Captain Coalwell has structured our program to emulate those of San Luis Obispo and Marin Counties. “The Fire Chiefs and the community have been very supportive. Stevenson School permits training of rescue swimmers in their pool, which is a huge help.” Rescue Swimmers swim 2-3 times per week at Stevenson to keep up their strength. Fire Fighter and Rescue Swimmer Phillip Doyle holds the record for swimming, making the 500 meter ocean swim in 7 minutes, 25 seconds.
Our rugged and rocky terrain is particularly hazardous, creating difficult exertion points. Doyle notes, “The program is a culture shift for fire fighters entering the water; the change in fitness requires use of different muscles and movements.” The ocean presents a unique and difficult challenge, with unpredictable and strong currents. “Our waves are very heavy here and our currents are confusing, making reading the water tough.” Both Doyle and Coalwell like to swim in Stevenson School’s pool and Spanish Bay to maintain their strength.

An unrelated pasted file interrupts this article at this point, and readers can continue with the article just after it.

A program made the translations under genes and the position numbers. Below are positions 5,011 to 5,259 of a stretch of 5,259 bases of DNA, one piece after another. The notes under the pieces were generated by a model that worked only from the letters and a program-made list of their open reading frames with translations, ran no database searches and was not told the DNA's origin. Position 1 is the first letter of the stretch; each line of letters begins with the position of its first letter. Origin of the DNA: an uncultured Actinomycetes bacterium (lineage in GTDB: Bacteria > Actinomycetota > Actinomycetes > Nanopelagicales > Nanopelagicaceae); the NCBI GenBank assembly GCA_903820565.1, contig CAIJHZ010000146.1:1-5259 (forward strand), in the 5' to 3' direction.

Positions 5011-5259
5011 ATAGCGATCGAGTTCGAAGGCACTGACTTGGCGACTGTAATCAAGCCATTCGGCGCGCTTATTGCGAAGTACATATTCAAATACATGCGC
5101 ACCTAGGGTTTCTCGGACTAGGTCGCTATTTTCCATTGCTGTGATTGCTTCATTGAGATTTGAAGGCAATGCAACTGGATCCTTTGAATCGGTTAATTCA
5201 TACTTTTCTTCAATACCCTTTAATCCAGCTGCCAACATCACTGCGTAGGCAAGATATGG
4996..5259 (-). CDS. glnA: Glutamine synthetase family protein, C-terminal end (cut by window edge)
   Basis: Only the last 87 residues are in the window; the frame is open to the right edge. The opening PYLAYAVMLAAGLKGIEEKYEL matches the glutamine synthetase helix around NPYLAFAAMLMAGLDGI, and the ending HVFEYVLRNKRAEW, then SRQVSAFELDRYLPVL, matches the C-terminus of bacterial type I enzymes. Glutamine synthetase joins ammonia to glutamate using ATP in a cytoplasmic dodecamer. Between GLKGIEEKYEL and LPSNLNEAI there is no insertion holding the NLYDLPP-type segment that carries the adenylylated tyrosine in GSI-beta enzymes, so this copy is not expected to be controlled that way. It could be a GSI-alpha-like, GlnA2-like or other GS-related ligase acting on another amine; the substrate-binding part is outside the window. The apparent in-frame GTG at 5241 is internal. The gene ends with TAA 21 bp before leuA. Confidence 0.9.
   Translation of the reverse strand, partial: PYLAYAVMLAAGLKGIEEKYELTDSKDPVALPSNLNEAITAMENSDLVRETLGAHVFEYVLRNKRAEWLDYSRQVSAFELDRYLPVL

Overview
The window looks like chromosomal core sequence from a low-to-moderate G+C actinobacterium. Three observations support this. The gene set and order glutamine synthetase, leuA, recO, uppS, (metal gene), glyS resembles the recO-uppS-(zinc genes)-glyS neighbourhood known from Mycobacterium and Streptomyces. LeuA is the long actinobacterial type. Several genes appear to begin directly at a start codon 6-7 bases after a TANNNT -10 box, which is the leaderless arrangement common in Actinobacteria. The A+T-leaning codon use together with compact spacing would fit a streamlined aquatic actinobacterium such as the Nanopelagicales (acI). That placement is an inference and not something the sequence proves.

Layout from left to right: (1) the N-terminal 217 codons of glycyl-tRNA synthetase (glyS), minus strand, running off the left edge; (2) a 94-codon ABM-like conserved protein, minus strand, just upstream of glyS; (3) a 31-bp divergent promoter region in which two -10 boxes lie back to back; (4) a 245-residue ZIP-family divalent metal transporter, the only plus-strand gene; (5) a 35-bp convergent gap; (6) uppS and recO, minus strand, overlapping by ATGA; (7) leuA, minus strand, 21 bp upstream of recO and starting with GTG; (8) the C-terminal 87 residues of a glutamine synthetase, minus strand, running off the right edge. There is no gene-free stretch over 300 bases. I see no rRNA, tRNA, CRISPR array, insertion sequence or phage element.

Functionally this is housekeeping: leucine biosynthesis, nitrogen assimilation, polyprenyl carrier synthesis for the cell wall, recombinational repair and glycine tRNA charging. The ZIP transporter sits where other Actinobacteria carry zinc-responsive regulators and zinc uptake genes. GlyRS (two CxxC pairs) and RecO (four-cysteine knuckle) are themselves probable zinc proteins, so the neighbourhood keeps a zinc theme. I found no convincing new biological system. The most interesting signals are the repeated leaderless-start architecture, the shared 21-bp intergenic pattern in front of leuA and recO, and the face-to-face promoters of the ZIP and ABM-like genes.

“We have 3-4 drownings per year between Point Lobos and Bird Rock, and 25-30 responses per year with the IRB,” explains Coalwell. “Now with the RWC, we can improve on that.” The fire captain hopes to reduce response time even further. Here at Stillwater Cove, Port Captain Charlie Kurtmen and the Pebble Beach Company are cooperating with Cal Fire to get a floating dock on the opposite side of the pier, where many of us used to jump into the water as children. This dock would be in the water for the same period of time as our regular dock. During the winter, the Craft will be locked on the trailer as it is now.
Often, the water is rough enough that once the Rescue Swimmers pass the shore break, they will not return through it, especially with a rescued victim, and will instead swim farther out to meet the Craft or IRB rather than risk returning through the tough coastal currents on shore. Likewise might a Rescue Swimmer not enter the water at all. Coalwell explains, “Each Rescue Swimmer has their own set of strengths and level of comfort in various water conditions, so each swimmer makes their own choice about whether to go into the water or to use a craft to reach a victim. The last thing we want is to have two victims, so each swimmer makes that call individually.” We are grateful the Cal Fire team at PBFS has brought this new rescue program to our area.